Removing Conditional Residence

David Sturman

A permanent resident is given the privilege of living and working in the United States permanently. However, a person’s permanent residence status will be temporary or conditional if it is based on a marriage that was less than two years old on the day he or she was given permanent residence. A new permanent resident’s status is conditional, when based upon a recent marriage because the USCIS wants the new immigrant to prove that he or she did not get married solely to evade U.S. immigration laws.

What and When to File To Remove Conditional Residence:

If you are a conditional resident, your residence will expire two years after issuance.  The law states that such Conditional Residents must jointly file with their spouse, a form I-751 within the 90 days preceding the expiration date on the conditional permanent residence card.

When filing a form I-751 jointly with your spouse, you both must complete the form, sign it, and send it to the USCIS with the appropriate filing fee. It is also a good idea to attach to the petition evidence of the validity and continuing existence of your relationship such as joint tax returns, joint bank accounts, bills, joint property, or other evidence showing cohabitation.

It is very important to file the I-751 within the correct window of time, and be sure not to file it before the 90-day window. If you file it too early, the USCIS will reject the petition. If you file it after the expiration of your conditional residence, the USCIS may deny the petition and revoke your permanent residence.  If this happens your residence will be terminated and the USCIS may commence removal (deportation) proceedings against you.

Remember, you will NOT be sent any reminder to file this petition from USCIS. You must make sure to calendar the expiration of your residence and file your petition in a timely manner.

How If You Are Divorced?

If you are no longer married to your spouse when your conditional residence is about to expire, you still must file the form I-751, but this time you file it alone.  U.S. Immigration Law permits a divorced or widowed conditional resident to self-petition for removal of conditional residence. To do so you must show:

  1. Proof of termination of your marriage.
  2. Proof of the validity of your marriage and proof with appropriate evidence that it was not entered into solely to evade immigration laws of the U.S.

How If Your Spouse Refuses to Sign the I-751?

If you are still married but your spouse refuses to cooperate or you are separated but not divorced you still must file the I-751. You have several choices under these circumstances:

1.File a self-petition as a married spouse and argue that you would suffer extreme hardship if the petition is not granted and you had to return to your home country. (This grounds for filing an I-751 is often difficult to prove and can result in a denial of the petition in many cases.)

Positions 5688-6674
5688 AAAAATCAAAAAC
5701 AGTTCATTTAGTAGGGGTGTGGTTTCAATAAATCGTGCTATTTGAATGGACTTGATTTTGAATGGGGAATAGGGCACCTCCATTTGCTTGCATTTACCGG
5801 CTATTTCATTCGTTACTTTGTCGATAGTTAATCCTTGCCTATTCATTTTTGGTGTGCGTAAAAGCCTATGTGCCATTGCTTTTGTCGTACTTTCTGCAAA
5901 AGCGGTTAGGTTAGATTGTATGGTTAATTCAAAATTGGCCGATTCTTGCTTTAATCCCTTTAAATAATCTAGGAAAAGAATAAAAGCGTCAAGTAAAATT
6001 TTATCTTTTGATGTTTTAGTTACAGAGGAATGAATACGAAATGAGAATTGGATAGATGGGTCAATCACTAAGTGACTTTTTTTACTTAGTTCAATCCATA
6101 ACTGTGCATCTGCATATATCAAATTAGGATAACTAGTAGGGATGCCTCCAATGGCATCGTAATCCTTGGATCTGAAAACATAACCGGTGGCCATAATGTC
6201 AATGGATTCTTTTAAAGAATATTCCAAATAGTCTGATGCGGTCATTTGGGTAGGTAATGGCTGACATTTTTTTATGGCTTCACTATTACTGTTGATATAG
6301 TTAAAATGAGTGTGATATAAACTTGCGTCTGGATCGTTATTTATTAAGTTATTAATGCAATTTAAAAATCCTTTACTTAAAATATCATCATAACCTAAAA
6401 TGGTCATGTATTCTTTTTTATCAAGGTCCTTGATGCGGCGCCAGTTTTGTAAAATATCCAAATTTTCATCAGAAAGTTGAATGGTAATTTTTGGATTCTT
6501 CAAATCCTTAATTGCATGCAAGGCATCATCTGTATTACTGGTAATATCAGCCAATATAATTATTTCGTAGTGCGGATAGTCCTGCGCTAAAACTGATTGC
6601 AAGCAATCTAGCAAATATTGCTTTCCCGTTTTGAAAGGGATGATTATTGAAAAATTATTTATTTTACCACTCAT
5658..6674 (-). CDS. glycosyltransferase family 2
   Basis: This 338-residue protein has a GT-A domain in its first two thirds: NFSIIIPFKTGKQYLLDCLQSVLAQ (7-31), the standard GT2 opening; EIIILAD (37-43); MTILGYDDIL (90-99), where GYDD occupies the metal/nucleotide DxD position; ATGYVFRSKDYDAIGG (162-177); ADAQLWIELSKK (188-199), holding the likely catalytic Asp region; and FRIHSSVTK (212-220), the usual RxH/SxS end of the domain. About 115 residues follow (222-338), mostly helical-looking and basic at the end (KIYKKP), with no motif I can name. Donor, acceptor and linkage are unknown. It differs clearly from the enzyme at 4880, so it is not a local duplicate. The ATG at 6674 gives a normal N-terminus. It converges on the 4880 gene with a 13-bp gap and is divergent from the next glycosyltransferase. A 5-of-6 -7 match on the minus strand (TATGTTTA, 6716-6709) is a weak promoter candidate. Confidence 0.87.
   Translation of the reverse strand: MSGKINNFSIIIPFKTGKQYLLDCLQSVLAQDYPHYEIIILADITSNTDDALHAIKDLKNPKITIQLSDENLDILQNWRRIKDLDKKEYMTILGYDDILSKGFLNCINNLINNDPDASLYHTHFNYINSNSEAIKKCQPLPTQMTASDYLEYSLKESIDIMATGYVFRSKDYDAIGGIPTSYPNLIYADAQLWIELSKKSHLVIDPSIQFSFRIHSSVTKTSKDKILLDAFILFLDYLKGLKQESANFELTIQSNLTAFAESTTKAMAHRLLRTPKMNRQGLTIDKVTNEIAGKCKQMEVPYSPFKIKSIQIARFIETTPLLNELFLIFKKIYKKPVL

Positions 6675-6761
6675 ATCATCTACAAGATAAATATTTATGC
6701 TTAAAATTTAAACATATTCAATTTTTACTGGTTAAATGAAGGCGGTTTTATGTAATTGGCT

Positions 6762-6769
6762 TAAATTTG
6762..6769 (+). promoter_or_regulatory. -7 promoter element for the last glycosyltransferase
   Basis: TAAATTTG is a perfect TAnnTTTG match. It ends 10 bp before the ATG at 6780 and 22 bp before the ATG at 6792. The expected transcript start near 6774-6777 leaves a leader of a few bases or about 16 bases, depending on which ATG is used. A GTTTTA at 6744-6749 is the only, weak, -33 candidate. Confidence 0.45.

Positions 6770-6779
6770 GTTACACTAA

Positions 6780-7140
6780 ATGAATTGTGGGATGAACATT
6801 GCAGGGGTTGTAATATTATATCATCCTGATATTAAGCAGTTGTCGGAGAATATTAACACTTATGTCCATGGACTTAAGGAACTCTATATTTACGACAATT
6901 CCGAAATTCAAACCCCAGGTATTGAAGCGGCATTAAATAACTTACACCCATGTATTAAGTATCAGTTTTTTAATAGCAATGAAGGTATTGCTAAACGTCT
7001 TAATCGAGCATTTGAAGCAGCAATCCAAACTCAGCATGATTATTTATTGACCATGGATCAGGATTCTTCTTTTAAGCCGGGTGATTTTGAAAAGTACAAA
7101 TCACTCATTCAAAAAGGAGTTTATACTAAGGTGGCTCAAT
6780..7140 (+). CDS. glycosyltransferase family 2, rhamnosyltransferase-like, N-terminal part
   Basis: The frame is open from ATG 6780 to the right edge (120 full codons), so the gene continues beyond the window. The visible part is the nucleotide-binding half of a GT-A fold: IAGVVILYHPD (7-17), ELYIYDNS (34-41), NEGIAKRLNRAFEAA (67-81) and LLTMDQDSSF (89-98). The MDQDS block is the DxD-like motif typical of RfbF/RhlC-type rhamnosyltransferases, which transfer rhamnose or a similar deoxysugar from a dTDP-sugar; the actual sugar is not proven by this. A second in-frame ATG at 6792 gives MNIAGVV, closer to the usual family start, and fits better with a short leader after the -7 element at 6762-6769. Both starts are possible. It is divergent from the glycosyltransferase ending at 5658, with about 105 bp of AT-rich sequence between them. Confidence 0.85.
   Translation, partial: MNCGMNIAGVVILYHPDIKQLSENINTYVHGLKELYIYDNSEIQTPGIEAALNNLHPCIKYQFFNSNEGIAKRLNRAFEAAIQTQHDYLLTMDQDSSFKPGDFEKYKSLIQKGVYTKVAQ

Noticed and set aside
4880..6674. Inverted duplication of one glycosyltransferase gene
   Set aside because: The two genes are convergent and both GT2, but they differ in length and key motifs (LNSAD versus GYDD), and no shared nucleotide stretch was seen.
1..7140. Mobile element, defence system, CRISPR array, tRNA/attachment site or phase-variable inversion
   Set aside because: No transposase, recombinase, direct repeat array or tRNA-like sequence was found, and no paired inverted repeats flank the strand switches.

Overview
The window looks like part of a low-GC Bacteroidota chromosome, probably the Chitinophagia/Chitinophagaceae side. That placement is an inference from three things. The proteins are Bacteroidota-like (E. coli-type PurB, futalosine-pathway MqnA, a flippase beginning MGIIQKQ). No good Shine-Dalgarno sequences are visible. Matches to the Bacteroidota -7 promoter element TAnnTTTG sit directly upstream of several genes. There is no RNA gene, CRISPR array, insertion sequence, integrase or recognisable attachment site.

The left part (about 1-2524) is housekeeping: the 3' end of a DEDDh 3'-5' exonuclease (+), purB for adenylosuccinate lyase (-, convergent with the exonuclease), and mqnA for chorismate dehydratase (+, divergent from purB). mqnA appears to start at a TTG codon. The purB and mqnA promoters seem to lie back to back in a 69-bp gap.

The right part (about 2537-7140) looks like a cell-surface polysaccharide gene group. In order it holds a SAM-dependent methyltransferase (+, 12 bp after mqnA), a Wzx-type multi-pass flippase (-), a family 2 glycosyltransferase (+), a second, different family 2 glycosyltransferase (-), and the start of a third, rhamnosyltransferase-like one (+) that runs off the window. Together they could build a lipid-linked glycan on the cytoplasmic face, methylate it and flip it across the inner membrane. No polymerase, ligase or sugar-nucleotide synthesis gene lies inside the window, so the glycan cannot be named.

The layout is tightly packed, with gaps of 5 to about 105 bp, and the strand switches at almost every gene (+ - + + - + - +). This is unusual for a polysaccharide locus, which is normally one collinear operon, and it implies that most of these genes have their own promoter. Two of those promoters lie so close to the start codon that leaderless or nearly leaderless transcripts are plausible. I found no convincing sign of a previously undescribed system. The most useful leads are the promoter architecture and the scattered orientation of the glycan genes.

1. Divorce your spouse and file a self-petition as set forth above proving that the marriage was legitimate.
  2. File a self-petition as an abused spouse who suffered physical or mental abuse at the hands of the U.S. citizen or permanent resident spouse.

What Happens After Filing the I-751?

In most cases where the couple files a joint petition to remove conditional residence, the USCIS will adjudicate the petition without an interview of the parties provided evidence is submitted proving the validity of the marriage. Processing times vary but adjudications are usually completed in six months or less.

In cases where the conditional resident files a self-petition, the adjudication process is slower and often times an interview is required to give the applicant an opportunity to prove the validity of the marriage.  Sometimes these interviews can be quite involved and can take more than an hour of questioning. It is always advisable to be prepared for the interview, have your documents with you ready to present, be ready to explain why your marriage was valid and why you are divorced.  An attorney is permitted to attend these interviews with the applicant and having an attorney present often makes the process less stressful and more organized.

What Happens During the Pendency of the I-751?

After filing an I-751 either jointly or individually, the USCIS will promptly mail the applicant a receipt showing that his or her permanent residence has been extended during the pendency of the petition process.  The applicant can have his or her passport stamped with a temporary evidence of permanent residence in order to work or travel.

What Happens if the Petition is Denied by the USCIS?

Decisions by the USCIS on I-751 petitions are not appealable.  This means if the petition is denied by the USCIS the only place to renew the petition is before an immigration judge while in removal (deportation proceedings.) The applicant will of course be given a chance to appear before a judge and reapply. He or she can produce whatever evidence he or she believes will prove that the marriage through which residency was received was legitimate and not a sham or fixed marriage. During these hearings, the applicant may have an attorney of his or her choice present at the applicant’s own expense.  Witnesses can be called to testify and the applicant can also testify in his or her own behalf.   The immigration judge has the power to reinstate the permanent residence that the USCIS denied.

It is always recommended that persons seeking removal of conditional residence be sure to do so in a timely manner and seek the advice of a competent immigration lawyer if questions or problems arise.

David Sturman will answer your questions regarding removing conditional residence for free. Contact him at 818-714-2226.